I had a long list of complaints I wanted to share with you this morning, all jotted down on a pad. But all of a sudden, things just sort of changed course.
This sharp tack came on Halloween, a day for which there is some conjecture that the veil between the living and the dead is a little thinner than usual. Anyway, I got on my bike after lunch and went to see my dentist. Her office is in that big brick building across the street from St. Augustine Beach City Hall. I wheeled up and was leaning my bike against the brick wall when I heard a tremendous crash. Two cars collided at that intersection of A1A South and 16th Street with such force that I feared someone was surely dead.
I ran out to the intersection and there was an older woman in one late model sedan. Her airbag went off and she was a little shaken up but she was fine. Her car was another story. The impact tore the passenger side wheel clean off and a big spring from underbelly of the car was rolling around in the intersection.
The other car had a mother and daughter in it. They both had their seat belts on and their air bags deployed, as well. Along with some of the folks from my dentist’s office we were able to get everyone out of their vehicles. The older woman was a tad shaken, but had the wherewithal to grab her keys, cell phone and mail out the car. We had a little trouble getting the young girl out of the other car because the vehicle was so banged up. But everyone was okay and it seemed like the police were there in less than a minute.
One of the officers asked me if I saw anything and I said no. I was parking my bike. By the time I turned around the accident was over. It happened that fast. So I went back to my dentist’s office, confirmed a future appointment and got back on my bike.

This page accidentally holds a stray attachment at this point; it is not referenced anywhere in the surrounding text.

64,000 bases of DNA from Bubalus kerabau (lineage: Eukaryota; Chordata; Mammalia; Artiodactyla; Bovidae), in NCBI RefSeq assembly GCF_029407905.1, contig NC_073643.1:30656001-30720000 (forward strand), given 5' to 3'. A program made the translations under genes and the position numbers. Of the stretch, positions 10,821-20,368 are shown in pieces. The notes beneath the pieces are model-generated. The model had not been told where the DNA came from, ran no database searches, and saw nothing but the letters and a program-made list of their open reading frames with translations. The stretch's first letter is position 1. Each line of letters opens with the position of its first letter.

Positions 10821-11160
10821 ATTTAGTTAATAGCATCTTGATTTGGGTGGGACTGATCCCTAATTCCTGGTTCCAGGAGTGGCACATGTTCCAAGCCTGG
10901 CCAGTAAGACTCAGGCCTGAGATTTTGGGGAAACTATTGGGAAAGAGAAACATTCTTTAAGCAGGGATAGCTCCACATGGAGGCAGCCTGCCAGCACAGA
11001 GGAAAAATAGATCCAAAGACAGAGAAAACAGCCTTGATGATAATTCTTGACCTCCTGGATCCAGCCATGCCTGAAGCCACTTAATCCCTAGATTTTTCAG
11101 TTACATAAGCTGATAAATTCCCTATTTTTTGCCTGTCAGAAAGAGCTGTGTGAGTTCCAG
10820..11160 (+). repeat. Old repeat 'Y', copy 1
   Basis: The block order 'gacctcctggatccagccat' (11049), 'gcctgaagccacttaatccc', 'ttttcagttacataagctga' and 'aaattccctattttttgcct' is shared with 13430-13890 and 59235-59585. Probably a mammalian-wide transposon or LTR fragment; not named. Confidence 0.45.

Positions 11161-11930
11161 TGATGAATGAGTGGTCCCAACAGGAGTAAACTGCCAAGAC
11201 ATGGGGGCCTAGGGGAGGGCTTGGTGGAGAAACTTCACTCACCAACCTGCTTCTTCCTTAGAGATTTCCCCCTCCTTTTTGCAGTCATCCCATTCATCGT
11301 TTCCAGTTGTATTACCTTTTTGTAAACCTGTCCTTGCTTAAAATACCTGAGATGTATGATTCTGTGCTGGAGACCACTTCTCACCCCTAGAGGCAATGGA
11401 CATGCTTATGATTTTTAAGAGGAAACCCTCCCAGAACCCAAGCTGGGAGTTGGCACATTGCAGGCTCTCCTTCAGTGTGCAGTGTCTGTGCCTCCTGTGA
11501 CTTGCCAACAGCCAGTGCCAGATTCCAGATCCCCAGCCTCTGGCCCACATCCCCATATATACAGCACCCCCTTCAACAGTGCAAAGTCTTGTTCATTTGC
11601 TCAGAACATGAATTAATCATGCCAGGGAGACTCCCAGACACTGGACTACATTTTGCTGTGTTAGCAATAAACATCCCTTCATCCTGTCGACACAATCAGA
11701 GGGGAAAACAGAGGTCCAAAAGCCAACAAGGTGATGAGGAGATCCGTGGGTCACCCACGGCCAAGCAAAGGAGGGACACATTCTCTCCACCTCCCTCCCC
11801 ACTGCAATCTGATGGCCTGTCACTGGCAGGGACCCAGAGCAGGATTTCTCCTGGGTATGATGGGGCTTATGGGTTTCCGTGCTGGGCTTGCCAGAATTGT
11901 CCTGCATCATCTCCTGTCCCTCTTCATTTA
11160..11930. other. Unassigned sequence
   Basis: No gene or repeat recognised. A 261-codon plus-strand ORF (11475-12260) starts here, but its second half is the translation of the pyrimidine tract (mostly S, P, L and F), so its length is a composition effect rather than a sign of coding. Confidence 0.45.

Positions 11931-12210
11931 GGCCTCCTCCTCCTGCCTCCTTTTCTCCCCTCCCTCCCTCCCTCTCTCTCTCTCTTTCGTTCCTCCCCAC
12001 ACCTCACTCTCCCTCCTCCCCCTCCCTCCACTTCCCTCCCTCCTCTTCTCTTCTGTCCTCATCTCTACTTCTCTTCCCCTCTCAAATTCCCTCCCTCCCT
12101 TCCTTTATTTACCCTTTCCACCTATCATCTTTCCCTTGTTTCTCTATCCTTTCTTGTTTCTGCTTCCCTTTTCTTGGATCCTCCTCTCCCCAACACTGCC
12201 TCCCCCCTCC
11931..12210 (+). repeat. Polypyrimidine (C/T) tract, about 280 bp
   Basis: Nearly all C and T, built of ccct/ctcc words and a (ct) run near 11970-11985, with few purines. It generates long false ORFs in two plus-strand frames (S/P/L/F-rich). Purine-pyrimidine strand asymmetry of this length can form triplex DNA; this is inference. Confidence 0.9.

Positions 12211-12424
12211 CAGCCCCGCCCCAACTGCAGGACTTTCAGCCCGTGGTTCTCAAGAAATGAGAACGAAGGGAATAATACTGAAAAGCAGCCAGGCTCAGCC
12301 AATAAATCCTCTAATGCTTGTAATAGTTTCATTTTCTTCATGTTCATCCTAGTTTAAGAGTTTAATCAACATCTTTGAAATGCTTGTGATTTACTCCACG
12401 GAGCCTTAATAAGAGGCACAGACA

While I was riding south on A1A back to Treasure Beach I couldn’t stop thinking about the accident and how lives changed in that violent instant. I was still rattled. I decided to stop in to see my friend, Katie, because I thought she might be bored and want to hear the story. I wheeled up to her house, knocked on the door and to my surprise she was not home. I turned around and and as I was walking back to my bike I saw a man across the street just keel over in his yard. I ran over there and found this fellow struggling, unable to get up. He was an older guy and he was out in the yard picking up those sharp fronds that fall from the palm trees. He was all cut up from falling on them and bleeding. I told him who I was and that I would help him. I grabbed both his hands and pulled him up to his feet. He thanked me and looked me in the eyes with the saddest expression and said to me, “I have Parkinson’s.”
We got him settled and I went over and watered some of Katie’s plants and went home and heard about some crazy guy driving over people in Manhattan. Unbelievable. It really seemed like a good time to be around people opposed to sitting at home waiting for the Trick or Treaters not to show up. So Irene and I went down to that new Irish pub in Crescent Beach. Our friend Lisa was singing and she was backed up by some mean guitar by Boston Bob. They had a stand up bass player I didn’t know, but maybe that was because he had a wig on. There was a guy sitting at the bar in a gorilla suit, casually drinking a cocktail from a straw. There were two or three witches in the crowd.
The band was hot and at the end of the night we all danced to the Grateful Dead song “Ripple.” On the way out, I forgot my glasses and went back into the bar to get them. I saw an old friend who asked me how I was. Pretty good, I told him. I wasn’t about to go into all the craziness I had seen that day. “Me too,” was his reply when I asked about him. “I guess we can’t complain.”
Truer words were never said.
Bob Tis is a former Record reporter.
Bob Tis is a former Record reporter.